MANILA, Sept. 7, 2011— The government has recently declared a 400 hundred-year old Catholic Church in Northern Samar as historical landmark.
Joining the list of the country’s historical sites was the Fuerza de Capul Parish Church in Capul town upon the approval of the National Historical Commission of the Philippines (NHCP).
The Capul Church is the fourth in Samar Island to gain the declaration. The others include the churches in the towns of Guiuan in Eastern Samar, and Catubig and Palapag in Northern Samar.
The Church is also in the tentative list of United Nations Educational, Scientific and Cultural Organization’s (UNESCO) world heritage.
UNESCO seeks to encourage the identification, protection and preservation of cultural and natural heritage around the world considered to be of outstanding value to humanity.
Capul church was built during the Spanish Colonial period, dedicated to St. Ignatius of Loyola and is surrounded by a square fort with bulwarks of dissimilar designs. The present structure was actually the third that was built on the site.
It was in 1606 when the original structure, made of hard wood and nipa roofs, was constructed. However, it was destroyed when Moro pirates plundered the island in 1615. That same year, a church made of stone was erected with walls to fortify the island from Moro raids.
In 1781, Fr. Mariano Valero, a Spanish architect-priest, led the restoration of the church and built the stonewall fortress similar to that in Intramuros, Manila.
History tells that the name of this island was a shortened “Acapulco”, according to the Philippine Information Office – Northern Samar.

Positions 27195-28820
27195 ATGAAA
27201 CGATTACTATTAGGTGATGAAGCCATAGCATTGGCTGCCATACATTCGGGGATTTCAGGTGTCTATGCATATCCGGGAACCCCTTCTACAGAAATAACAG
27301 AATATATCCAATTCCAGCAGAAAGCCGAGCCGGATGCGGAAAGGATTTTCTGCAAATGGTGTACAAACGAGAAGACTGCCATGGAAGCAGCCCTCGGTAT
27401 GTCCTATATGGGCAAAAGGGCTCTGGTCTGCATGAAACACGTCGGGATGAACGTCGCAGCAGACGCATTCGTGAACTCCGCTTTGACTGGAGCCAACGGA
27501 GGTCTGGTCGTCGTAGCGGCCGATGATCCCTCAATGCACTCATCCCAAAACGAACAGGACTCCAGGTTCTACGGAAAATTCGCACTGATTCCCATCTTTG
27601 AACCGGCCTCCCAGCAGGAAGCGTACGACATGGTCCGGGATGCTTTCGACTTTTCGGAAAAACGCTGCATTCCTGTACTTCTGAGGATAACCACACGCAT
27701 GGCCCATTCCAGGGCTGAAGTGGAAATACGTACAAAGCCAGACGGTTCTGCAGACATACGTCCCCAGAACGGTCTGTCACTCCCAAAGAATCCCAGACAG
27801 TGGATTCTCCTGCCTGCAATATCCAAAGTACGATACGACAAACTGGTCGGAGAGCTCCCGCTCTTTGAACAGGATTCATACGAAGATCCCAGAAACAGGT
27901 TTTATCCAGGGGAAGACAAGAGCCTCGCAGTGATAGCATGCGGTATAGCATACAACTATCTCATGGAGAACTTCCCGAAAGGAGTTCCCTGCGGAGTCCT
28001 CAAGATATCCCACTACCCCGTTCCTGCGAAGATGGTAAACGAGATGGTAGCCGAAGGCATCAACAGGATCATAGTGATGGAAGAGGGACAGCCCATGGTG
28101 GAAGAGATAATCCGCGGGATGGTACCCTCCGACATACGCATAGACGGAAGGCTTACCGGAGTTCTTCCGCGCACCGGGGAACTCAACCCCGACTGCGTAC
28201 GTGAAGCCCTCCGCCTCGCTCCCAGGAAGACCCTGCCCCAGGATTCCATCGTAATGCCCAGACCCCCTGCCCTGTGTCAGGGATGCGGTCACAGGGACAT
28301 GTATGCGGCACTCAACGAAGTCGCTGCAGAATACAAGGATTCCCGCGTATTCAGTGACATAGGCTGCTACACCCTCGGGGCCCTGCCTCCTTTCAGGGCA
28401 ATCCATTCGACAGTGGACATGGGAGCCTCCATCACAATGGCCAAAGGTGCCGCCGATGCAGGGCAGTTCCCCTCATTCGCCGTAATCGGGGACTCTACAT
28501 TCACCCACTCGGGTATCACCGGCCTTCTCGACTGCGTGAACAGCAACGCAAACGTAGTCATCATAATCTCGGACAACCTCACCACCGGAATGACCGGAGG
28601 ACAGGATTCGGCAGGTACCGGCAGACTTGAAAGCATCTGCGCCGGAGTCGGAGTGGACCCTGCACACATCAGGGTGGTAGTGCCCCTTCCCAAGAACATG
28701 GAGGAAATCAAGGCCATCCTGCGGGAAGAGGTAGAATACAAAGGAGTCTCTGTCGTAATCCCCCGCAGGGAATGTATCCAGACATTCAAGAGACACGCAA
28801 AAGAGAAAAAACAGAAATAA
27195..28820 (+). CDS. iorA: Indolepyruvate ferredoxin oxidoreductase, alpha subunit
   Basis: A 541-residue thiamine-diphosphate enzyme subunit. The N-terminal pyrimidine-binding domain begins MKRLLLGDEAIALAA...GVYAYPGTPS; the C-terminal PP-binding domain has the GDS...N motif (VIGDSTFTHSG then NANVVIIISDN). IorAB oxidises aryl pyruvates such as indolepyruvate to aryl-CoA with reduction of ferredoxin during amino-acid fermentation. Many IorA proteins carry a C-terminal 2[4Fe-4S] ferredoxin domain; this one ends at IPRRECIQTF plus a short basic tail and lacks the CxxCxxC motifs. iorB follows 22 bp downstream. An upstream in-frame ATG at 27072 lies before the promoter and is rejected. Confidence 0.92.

In the late 16th century the San Bernardino Strait along the northern coast of Samar island was an important part of the Galleon trade route.
Acapulco Island (now called Capul Island) was the last stop of the galleon ships from Manila before they head out to Acapulco, Mexico.
The location and proximity of the island to the Pacific Ocean were found to be practically useful during the Galleon Trade. Boats that are about to leave the Philippines (from Manila and Butuan City) would only start the long voyage when the current was flowing outward through the San Bernardino Strait.
The Manila-Acapulco Trade flourished, especially when the Spanish, Mexican and Peruvian households kept a high demand for the abaca, beeswax and agricultural produce from the Philippines.
Although Capul is an island municipality of Northern Samar, it has a distinct language from the rest of the province and Eastern Visayas. The native language is called “Inabaknon.” [CBCPNews]